Explore the vast world of Hispanic cinema

Representation for Hispanics in film, as is the case with many ethnicities, has not always been easy to find. Major Hollywood stars like Rita Hayworth, whose birth name was Margarita Carmen Hayworth Cansino, had to veil their ethnic roots in order to find success in their careers. With the start of Hispanic Heritage Month beginning on September 15th, I thought this was the perfect time to compile a list of films representing the five areas of the world traditionally celebrated during this time. You’ll find that these movies all feature artists and filmmakers from Spain, Mexico, the Caribbean as well as Central and South America. Hopefully these suggestions encourage you to dive deeper into the ever-growing world of Hispanic cinema.

‘Cassandro, The Exotico!’ (2018)

Saúl Armendáriz, better known as Cassandro, is a world-renowned Lucha Libre wrestler. Known for his elaborate costumes with gown-like trains and sometimes referred to as The Liberace of Lucha Libre, this documentary takes a glimpse into the personal and professional life of the openly gay wrester. Born in El Paso, Texas, he spent much of his childhood right across the border in Juárez, Mexico where he learned to wrestle. In this documentary, Cassandro touches on his past struggles with addiction, his abusive childhood, and maintaining his mental health. Viewers also are given a chance to see the physical toll that a highly successful career, which at the time of filming has lasted nearly three decades, has had on his body. With a new biopic soon to be released starring Gael García Bernal as Cassandro, there is no better time to watch this documentary. Be sure to check it out before the new film, Cassandro, is released on Amazon Prime later this month, September 21.

‘La Llorona’ (2019)

At the start, please let me make it very clear that this film is not The Curse of La Llorona, the other movie based on the classic Hispanic folktale which was also released in 2019. The movie I’m recommending comes from Guatemala and was the country’s official submission for consideration for Best International Feature Film at the 93rd Academy Awards. Although it is mostly thought of as a horror movie, La Llorona is much more than that. The story told in this film blends a well-known tale with the horrors of real-world events. A former Guatemalan dictator, now a feeble old man, is facing charges for his role in the genocide of the country’s native peoples. An enemy of the public, he is forced to take shelter in his home with his family, his security, and his housekeepers. The events that take place thereafter illustrate how the sins of one’s past can come back to haunt not only themselves, but also those closest to them.

‘Black Orpheus’ (1959)

An adaptation of the Greek mythological tale, Black Orpheus is the reimagining of the tragic love story of Orpheus and Eurydice. The two struggle to be together despite Mira, a jealous woman set on keeping them apart, and a mysterious figure that threatens to take Eurydice’s life. The film is set in Brazil during the peak of the Carnival festival, lending itself to the vibrant imagery seen all throughout, especially in the costumes. The music in Black Orpheus is highly regarded and the tagline even boasts that it is “The film that introduced Bossa Nova to the world.” Since its release, many have criticized the films depiction of the people and culture it attempts to represent, a problem that even movies today are struggling to get right. Despite this criticism, the movie received an Oscar, a Golden Globe, a Palme d’Or and currently holds a Rotten Tomatoes score of 87%.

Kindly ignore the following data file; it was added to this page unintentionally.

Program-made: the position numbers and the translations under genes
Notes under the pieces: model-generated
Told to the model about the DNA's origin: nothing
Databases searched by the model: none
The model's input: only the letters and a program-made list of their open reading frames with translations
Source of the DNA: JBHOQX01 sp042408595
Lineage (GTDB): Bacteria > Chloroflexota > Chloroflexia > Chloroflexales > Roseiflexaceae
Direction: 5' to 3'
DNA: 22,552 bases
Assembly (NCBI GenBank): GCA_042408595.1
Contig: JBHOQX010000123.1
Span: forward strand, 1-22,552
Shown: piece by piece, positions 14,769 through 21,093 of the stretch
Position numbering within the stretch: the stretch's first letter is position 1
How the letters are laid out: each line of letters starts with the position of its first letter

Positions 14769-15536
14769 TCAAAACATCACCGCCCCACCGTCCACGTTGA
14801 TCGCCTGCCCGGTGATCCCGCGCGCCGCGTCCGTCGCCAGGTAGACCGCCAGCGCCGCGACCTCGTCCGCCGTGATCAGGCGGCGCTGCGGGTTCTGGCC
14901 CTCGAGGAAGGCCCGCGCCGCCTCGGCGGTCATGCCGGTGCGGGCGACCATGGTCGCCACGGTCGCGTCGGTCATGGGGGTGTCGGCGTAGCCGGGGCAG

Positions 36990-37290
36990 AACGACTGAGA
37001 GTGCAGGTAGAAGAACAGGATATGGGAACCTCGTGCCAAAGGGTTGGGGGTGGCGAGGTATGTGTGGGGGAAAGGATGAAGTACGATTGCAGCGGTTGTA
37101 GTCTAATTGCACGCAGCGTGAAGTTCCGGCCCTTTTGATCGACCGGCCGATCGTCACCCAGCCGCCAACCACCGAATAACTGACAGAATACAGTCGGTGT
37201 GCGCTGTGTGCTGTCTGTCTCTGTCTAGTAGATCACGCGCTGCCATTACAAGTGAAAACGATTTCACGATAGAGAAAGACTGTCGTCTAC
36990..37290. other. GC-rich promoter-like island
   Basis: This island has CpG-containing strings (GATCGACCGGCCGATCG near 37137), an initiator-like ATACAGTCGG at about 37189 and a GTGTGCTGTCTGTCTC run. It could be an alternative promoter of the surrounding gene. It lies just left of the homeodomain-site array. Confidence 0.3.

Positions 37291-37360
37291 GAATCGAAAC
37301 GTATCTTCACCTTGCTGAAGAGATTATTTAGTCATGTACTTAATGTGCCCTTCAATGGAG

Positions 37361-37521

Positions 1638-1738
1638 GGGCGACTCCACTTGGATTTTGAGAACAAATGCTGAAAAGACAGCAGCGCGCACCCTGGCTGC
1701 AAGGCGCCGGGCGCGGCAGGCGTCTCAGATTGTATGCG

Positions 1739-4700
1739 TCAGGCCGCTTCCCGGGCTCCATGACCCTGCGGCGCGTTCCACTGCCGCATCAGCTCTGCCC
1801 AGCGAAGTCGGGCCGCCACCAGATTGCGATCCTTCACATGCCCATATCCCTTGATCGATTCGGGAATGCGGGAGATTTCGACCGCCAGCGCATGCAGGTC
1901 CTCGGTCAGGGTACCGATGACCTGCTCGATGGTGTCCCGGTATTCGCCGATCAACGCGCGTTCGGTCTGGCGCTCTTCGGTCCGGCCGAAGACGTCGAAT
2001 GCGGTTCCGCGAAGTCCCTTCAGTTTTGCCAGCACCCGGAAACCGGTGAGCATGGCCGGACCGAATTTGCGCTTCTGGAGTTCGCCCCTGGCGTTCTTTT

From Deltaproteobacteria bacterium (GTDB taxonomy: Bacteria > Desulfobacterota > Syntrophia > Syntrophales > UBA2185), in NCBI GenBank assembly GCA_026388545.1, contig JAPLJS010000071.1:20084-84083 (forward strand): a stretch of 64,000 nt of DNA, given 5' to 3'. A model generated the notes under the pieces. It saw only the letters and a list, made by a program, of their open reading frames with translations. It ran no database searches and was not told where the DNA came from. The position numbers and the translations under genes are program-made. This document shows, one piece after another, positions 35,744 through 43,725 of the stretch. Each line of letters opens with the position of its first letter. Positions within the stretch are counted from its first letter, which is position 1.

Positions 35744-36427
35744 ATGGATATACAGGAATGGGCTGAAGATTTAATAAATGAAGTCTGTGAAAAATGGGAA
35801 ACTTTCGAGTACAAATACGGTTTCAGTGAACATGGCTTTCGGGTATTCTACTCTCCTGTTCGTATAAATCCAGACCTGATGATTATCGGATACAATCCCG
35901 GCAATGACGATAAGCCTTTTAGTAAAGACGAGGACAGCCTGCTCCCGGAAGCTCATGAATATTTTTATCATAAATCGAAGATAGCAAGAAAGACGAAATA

‘Volver’ (2007)

Director Pedro Almodóvar has a penchant for taking sensitive subject matter and injecting it with a healthy dose of dark, and sometimes absurd, humor. These themes are often set against backdrops containing vibrant, saturated colors, and Volver is no exception.

When sisters Raimunda and Sole are faced with family tragedies on the same night, the two are forced to withhold secrets from each other. Tasked with being the sole provider for her and her teenage daughter, Raimunda begins to secretly run a restaurant all while struggling to conceal what happened on that fateful night. Meanwhile, Sole is visited by their dead mother who may or may not be an apparition. These events all spark a catalyst for a story that leads these women to uncover secrets from their past and confront the unpleasant truths about their childhood.

With a performance from Penélope Cruz in what would be her first Academy Award nominated role, Volver is a great introduction for someone looking to explore Spanish film.

‘Buena Vista Social Club’ (1999)

Directed by acclaimed filmmaker Wim Wenders, this documentary follows a group of senior musicians as they record the 1997 album “Buena Vista Social Club.” The album was directed by Juan de Marcos González and guitarist Ry Cooder, who set out to bring together notable Cuban artists who had been all but forgotten.

Interspersed between the recording sessions and live performances are quick histories of each performer given in their own words. Whether it be from working as a shoe shiner or being born into a long line of musicians, all these artists are unified in their love of creating music.

With the wide success of the album, performances were held in various parts of the world outside of Cuba. Viewers are given a chance to watch as the group travels from Havana to fulfill their dreams of performing at the legendary Carnegie Hall, and for some, exploring New York City for the first time in their lives.

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